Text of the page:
Micronesian Diary
Felicia R. Beardsley
Tofol

Completing the job

Kosrae State, FSM - May-June 1999

May 31, 1999

After Nena completed the excavation, profile and soil descriptions in his Unit A2, the um, he was responsible for mapping the locations of our stratigraphic trenches and excavation units. These will then be placed on the site map he had created months ago. I wanted him to use the same instrument he used when he first mapped the site, so that there will be consistency from one mapping episode to another. Today, he was to explain the whole process of mapping to a couple of the guys while I continued on my new excavation unit with the remainder of the crew.

Nena first had to explain the process of setting up the transit and placing it over his original datum point. He then went on to explain his note-taking (one would have to record the distance and transit readings as he called them out) as well as the purpose of the rod (the other would have to hold the rod, which is his target with the transit). Meanwhile, I was slipping back and forth between the excavation and the mapping, watching Nena's use of the transit and then checking on the excavators. Everyone was doing a good job.

Dr. Beardsley & Nena on the transit
Tofol: Dr. Beardsley and Nena Lonno on the transit

Nena setting up his transit
Nena setting up his transit

Swinger G. Charley on the rod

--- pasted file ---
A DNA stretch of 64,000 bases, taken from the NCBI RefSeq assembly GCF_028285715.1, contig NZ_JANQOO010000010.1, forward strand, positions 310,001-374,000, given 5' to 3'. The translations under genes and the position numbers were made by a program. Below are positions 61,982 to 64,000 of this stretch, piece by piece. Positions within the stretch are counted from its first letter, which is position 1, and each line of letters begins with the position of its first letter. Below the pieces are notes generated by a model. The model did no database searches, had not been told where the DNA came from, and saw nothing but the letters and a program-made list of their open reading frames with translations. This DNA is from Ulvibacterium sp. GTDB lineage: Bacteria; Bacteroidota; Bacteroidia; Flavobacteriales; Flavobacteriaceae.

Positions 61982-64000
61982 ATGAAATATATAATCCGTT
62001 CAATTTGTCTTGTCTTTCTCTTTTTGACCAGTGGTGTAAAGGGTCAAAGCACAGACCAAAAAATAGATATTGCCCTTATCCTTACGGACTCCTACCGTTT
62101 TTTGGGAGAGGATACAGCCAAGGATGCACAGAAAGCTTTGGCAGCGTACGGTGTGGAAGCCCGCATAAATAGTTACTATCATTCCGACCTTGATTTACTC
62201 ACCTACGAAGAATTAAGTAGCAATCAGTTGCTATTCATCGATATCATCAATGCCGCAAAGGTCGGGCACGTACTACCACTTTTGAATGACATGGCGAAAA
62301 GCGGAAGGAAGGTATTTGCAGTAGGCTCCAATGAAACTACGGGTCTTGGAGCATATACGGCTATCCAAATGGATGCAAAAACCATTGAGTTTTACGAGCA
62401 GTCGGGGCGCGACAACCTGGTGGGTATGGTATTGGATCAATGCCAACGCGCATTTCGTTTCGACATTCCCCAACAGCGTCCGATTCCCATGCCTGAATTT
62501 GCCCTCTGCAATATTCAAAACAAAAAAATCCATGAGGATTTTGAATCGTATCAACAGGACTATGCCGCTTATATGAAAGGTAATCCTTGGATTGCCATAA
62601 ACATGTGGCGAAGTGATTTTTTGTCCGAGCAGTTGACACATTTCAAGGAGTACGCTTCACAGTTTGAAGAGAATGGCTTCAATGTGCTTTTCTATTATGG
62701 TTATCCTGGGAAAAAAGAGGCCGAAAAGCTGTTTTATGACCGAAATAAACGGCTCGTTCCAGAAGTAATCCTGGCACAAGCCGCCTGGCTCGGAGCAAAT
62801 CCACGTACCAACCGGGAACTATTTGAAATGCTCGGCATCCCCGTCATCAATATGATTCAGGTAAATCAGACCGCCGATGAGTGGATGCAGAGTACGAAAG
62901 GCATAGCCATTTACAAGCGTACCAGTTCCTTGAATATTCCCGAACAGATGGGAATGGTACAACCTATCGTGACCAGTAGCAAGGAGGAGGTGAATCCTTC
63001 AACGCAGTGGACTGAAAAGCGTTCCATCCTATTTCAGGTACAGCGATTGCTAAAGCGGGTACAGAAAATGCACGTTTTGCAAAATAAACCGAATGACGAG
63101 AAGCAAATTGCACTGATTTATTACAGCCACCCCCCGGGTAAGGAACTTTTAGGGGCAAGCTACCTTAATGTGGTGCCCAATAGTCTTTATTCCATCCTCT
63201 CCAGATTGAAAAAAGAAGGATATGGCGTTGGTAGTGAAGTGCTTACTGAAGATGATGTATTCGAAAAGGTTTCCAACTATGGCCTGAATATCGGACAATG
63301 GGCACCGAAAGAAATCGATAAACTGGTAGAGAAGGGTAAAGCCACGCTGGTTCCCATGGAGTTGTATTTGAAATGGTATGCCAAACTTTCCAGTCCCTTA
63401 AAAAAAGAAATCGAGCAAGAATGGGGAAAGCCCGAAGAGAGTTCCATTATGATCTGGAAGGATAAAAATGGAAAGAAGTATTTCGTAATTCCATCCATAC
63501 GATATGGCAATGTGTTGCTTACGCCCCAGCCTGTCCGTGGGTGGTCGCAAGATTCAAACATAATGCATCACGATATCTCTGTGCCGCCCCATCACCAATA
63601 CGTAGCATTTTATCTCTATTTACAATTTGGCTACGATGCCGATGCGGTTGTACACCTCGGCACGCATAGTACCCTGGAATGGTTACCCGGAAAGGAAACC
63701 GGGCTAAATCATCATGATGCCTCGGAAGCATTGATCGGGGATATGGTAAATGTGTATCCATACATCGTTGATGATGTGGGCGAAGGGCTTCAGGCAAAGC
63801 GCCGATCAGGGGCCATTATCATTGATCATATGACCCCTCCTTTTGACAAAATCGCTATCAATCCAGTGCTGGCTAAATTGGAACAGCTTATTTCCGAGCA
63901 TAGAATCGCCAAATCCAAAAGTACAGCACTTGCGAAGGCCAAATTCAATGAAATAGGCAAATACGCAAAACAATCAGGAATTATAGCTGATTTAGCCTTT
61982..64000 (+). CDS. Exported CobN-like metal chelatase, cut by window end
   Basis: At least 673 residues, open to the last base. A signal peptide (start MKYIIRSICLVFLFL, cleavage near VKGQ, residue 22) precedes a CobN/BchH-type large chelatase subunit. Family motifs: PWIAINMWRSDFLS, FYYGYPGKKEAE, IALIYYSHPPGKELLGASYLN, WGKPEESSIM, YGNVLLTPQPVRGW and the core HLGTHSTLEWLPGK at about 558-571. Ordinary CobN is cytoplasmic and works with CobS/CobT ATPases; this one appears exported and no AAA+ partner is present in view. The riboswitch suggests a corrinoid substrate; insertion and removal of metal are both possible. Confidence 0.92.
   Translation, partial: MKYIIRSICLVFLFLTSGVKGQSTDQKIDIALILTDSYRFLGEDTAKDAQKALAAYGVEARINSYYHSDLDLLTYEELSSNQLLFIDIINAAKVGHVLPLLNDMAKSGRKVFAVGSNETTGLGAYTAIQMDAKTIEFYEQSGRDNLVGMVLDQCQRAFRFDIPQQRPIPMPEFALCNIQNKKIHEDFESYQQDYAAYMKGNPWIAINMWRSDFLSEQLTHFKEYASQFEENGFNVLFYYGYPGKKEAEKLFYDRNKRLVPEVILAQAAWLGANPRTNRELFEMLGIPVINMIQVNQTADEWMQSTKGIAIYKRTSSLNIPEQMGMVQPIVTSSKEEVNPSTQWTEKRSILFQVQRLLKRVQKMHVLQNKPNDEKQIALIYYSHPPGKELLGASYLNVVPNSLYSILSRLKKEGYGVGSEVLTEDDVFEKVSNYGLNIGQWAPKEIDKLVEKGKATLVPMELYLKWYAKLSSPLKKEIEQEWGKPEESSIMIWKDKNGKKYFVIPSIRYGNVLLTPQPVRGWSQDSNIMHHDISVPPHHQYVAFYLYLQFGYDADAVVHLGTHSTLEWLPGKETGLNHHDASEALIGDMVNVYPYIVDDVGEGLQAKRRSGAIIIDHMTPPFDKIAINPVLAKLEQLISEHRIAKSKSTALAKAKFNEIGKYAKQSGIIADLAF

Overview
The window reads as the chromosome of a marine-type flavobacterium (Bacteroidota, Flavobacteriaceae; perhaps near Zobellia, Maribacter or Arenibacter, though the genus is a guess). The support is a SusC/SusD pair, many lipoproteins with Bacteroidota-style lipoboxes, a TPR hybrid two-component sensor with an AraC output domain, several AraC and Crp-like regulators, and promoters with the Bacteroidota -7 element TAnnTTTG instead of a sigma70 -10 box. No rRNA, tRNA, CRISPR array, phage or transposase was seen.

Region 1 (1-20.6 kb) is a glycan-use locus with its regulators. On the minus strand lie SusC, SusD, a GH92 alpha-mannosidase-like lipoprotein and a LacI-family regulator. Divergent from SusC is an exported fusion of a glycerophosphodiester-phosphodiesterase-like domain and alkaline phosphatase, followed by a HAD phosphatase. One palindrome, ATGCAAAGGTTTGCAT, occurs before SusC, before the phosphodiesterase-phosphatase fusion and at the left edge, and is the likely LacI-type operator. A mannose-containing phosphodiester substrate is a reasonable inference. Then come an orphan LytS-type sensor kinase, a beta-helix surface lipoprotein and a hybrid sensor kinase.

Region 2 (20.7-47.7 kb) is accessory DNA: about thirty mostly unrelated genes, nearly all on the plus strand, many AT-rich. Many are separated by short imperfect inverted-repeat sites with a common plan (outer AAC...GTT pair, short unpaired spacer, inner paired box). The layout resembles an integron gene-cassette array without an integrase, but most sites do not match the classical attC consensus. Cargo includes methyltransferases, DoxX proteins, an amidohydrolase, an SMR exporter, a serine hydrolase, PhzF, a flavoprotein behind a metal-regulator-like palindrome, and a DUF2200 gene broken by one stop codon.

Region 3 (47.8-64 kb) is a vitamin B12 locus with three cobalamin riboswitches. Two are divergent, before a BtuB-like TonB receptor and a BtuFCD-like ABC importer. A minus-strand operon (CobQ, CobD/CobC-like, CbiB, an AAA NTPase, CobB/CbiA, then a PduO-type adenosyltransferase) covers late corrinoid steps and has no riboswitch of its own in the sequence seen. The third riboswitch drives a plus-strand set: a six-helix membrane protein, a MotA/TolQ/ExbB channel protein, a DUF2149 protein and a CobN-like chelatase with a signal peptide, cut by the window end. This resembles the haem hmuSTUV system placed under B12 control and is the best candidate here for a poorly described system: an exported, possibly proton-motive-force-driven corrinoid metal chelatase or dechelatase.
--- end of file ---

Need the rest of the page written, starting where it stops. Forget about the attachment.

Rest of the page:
Swinger G. Charley on the rod

Lyndon and Dr. Beardsley working on the trench profile
Lyndon Andrew and Dr. Beardsley working on the trench profile

Junior K. Ittu
Junior K. Ittu

Yoshiro Abraham
Yoshiro Abraham

Swinger G. Charley
Swinger G. Charley

June 1 - 2, 1999

Another day in the pit --- this is the last day in this one, our last unit. Tomorrow we move to another site and give it a quick evaluation, which I hope goes fairly fast because I want to spend more time at Walung. I have high hopes for that one as being among one of the earlier settled places on the island. Our next site is in Utwa (where we begin tomorrow) --- Utwa was the place the pirate Bully Hayes called home. It would be a hoot if we found his buried treasure.

At the end of the day, Nena and I sat in a unit and discussed stratigraphy. He was asking all sorts of questions, what's this, what's that. As I would answer, it was then, how do you know that, or this, or what if something else. By the end of our chat, closing the day, he stood up and said he had no idea you could get so much information from one unit. This took me by surprise. Once again, there was the intimation that all the work he had done in the past, under the tutelage of so many professionals, was less than rigorous. We sat in the unit for quite some time; even Lupalik joined us. So Nena had the opportunity to explain what I had just told him to Lupalik. And then I got more questions from both of them.

I learned that the artifact we recovered yesterday was something new, something Nena has never seen before. And now he wants to find more. In fact, it was so unusual to him, he said he might have thrown it out as an odd rock if he had found it. When I showed him the manufacturing marks on it, he was amazed; he had to take another look at it. Thus we entered into a discussion of labs and the kinds of things you can learn from lab work.

The upshot of the day was that he didn't want to fill in the units (I was going to do that tomorrow after I finish my profile in the unit we just completed), but wants to leave them as part of the site attraction. The site, you see, is right next to the museum, and he found the story of the construction of the rock wall I told today so intriguing that he wants others to be able to see it in the soil layers. Of course, in the long run it will be up to him, Stan, and Berlin as to whether to leave the units open or not; whatever they choose is just fine with me.